Before Independence, Reuters functioned in India as the Associated Press of India (API). Soon after we got freedom, it became Press Trust of India, or PTI, as we now call it.
When Gandhiji was imprisoned in the Aga Khan palace, in Poona, between 1942 and 1944, my uncle, P S Gopalan, was assigned by API as the reporter to attend Gandhiji's daily press conference. My uncle later become PTI's Chief Editor.
Only the Brits would do something so crazy, arrest a person for alleged anti-Empire activities, imprison him in a palace, and allow him a daily press conference where leading news agencies sent their reporters. Can you think of any political power doing that today? The deepest and dirtiest dungeon is where they would throw their critics.
(Editor's note: An answer may be found in the Historical Dictionary of the British Empire, Volume 1, edited by James Stuart Olson and Robert Shadle, which states (page 564) : ... the intensification of communal and nationalistic politics in India after World War II, combined with the financial realities and postwar priorities of postwar Britain, made it clear to most that the British could no longer continue their sovereignty over India without the consent of the majority of the Indian people. In other words, in 1942, possibly the British had already begun to unwind the British Raj.)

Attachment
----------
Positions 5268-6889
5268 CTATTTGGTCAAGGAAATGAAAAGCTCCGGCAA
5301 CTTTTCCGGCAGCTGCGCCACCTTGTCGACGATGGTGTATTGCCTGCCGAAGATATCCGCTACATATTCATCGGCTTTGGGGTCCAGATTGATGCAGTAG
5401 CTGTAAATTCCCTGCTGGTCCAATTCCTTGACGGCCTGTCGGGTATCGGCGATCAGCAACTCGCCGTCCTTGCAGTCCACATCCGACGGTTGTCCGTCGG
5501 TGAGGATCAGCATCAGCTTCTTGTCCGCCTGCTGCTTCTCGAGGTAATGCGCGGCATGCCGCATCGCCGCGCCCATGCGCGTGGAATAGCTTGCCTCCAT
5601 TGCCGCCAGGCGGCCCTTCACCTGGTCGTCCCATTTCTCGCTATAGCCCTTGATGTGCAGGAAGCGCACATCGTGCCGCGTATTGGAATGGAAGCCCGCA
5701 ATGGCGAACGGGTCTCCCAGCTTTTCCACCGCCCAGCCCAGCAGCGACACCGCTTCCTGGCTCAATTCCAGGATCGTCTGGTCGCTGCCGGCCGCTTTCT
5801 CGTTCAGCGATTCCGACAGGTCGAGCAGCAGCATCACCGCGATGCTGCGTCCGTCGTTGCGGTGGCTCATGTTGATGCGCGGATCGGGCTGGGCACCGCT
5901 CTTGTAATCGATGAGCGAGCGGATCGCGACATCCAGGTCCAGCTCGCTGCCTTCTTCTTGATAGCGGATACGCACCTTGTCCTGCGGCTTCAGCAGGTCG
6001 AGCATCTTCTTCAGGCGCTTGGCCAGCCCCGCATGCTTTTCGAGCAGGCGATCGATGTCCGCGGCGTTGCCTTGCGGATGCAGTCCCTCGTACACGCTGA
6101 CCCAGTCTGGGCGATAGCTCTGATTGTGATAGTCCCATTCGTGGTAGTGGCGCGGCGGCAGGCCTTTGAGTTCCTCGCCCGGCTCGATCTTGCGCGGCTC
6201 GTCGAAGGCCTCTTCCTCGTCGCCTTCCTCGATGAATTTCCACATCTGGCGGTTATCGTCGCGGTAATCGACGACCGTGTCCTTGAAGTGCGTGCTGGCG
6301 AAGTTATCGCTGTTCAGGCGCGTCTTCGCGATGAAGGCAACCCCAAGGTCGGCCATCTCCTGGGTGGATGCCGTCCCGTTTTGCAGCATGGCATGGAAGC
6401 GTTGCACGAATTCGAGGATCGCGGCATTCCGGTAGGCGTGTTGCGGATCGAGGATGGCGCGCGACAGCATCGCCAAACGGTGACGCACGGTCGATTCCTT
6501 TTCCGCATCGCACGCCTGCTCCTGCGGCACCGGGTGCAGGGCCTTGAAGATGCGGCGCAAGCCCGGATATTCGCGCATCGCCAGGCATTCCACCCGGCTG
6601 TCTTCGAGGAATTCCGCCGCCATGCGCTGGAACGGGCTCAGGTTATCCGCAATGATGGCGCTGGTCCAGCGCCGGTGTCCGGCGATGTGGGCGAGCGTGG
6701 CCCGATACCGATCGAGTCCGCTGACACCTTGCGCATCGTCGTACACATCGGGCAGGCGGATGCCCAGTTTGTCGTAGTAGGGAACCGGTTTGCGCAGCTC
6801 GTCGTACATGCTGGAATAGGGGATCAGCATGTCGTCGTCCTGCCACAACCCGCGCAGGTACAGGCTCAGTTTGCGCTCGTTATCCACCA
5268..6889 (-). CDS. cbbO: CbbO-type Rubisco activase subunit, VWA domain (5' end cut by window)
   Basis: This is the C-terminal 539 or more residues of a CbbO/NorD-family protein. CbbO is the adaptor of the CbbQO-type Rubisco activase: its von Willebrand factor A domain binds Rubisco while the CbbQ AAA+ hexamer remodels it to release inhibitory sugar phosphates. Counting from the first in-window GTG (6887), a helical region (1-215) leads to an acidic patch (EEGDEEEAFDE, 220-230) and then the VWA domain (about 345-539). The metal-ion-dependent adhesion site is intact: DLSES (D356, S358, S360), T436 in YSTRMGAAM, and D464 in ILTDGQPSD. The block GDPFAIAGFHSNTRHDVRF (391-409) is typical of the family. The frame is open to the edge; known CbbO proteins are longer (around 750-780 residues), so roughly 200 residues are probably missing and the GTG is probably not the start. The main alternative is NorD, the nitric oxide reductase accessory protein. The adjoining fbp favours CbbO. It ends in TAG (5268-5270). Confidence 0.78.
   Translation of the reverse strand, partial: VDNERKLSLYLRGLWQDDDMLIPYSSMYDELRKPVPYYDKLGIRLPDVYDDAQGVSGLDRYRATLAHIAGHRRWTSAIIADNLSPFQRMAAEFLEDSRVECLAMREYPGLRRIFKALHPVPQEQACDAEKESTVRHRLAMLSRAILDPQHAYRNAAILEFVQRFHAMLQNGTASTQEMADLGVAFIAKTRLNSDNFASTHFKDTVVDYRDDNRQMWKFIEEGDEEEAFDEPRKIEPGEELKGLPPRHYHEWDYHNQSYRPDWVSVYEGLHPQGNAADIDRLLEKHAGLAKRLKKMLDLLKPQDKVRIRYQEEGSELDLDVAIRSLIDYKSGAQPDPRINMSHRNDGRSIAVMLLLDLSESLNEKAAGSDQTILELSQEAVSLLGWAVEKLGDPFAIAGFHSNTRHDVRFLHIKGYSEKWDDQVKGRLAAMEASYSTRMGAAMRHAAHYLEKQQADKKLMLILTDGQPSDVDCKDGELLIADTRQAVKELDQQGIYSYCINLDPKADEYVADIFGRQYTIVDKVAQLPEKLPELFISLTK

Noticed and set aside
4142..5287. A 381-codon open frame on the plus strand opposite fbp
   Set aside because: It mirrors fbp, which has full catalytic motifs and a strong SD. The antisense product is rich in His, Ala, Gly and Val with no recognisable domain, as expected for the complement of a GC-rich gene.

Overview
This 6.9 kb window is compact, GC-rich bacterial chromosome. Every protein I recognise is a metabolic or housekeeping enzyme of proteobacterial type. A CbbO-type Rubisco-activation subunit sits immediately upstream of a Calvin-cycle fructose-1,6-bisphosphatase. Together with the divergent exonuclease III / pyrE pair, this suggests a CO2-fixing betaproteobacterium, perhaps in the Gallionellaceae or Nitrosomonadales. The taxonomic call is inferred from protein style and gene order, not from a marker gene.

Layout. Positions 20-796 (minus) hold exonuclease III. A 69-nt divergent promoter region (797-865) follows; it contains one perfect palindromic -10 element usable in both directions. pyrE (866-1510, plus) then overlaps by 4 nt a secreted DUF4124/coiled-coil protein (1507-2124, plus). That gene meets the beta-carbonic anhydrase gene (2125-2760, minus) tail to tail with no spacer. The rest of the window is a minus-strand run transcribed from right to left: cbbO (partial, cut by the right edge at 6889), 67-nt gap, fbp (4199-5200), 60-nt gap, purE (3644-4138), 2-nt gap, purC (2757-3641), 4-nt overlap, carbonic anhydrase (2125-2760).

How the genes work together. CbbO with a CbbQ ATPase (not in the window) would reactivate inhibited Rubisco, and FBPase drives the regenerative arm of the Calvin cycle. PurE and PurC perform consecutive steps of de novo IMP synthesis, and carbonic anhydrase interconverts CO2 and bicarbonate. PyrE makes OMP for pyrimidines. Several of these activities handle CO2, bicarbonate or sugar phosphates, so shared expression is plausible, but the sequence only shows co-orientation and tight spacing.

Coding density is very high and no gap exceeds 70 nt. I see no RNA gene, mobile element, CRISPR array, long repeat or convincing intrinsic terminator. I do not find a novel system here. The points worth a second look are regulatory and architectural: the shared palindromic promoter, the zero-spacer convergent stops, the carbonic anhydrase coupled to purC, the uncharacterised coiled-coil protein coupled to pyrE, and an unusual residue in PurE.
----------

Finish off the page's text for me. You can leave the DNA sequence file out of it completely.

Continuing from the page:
Anyway, my uncle lived quite far from the Aga Khan palace. So he got API to sanction him the princely sum of perhaps Rs 10 or 20 to buy a bicycle. Every day, my uncle would cycle the distance from his home to the Aga Khan palace to see Gandhiji, listen to him, and file the press report. Several other press reporters would also come.
One day, my uncle was late in coming. The other press reporters were getting restive. One of them told the Mahatma, "Why are you waiting for Gopalan, we are here ..."
Gandhiji, I am told, looked up and said, "If you write what I say, India will hear. When Gopalan writes and sends it on the news wire, the whole world will hear. So, I am waiting for Gopalan."
This story is based on family lore. However, given how shrewd Gandhiji was, I suspect it was true.I once asked both my uncle and my dad to write down their memories of India's great leaders, since they were journalists during the days of the freedom struggle. They both shrugged off the suggestion, saying that that they had better things to do; my dad, for the Theosophical Society, and, my uncle, in his pursuit of spiritual matters. In fact, my father had asked my mother to destroy all his lecture notes, writings and correspondence after his death, which she did. The only written document he allowed to remain was his hand written book of prayers, which he willed to me.
© Raja Ramanathan 2014
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